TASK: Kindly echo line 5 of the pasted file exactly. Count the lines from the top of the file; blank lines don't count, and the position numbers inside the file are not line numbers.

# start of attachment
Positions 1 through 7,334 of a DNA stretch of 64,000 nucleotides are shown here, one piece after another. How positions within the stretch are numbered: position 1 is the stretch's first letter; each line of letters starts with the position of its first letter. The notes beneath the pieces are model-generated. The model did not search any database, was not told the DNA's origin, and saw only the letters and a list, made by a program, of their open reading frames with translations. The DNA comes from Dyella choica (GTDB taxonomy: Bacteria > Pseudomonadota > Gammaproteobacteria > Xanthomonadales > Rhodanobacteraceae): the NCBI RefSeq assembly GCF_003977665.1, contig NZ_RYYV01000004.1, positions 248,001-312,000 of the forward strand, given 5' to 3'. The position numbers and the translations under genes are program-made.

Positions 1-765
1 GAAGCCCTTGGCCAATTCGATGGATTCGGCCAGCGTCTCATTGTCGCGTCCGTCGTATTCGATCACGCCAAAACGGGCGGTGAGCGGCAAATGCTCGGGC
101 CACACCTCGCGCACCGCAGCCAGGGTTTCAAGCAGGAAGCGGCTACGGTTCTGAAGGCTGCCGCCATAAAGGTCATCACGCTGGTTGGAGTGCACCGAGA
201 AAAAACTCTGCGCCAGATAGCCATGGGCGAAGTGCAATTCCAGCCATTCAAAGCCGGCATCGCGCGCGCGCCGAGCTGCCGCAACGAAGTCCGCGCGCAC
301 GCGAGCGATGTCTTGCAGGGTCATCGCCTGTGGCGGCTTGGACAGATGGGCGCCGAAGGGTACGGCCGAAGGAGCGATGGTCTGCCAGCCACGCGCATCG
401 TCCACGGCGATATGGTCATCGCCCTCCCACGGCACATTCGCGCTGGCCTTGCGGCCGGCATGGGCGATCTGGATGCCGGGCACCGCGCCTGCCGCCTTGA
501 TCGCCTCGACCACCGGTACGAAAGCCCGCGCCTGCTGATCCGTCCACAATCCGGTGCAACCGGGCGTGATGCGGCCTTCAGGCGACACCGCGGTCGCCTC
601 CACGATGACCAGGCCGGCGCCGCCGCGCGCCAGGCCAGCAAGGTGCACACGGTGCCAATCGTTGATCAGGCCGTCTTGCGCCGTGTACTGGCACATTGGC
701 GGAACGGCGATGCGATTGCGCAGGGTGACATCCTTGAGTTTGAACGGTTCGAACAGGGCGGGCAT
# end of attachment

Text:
201 AAAAACTCTGCGCCAGATAGCCATGGGCGAAGTGCAATTCCAGCCATTCAAAGCCGGCATCGCGCGCGCGCCGAGCTGCCGCAACGAAGTCCGCGCGCAC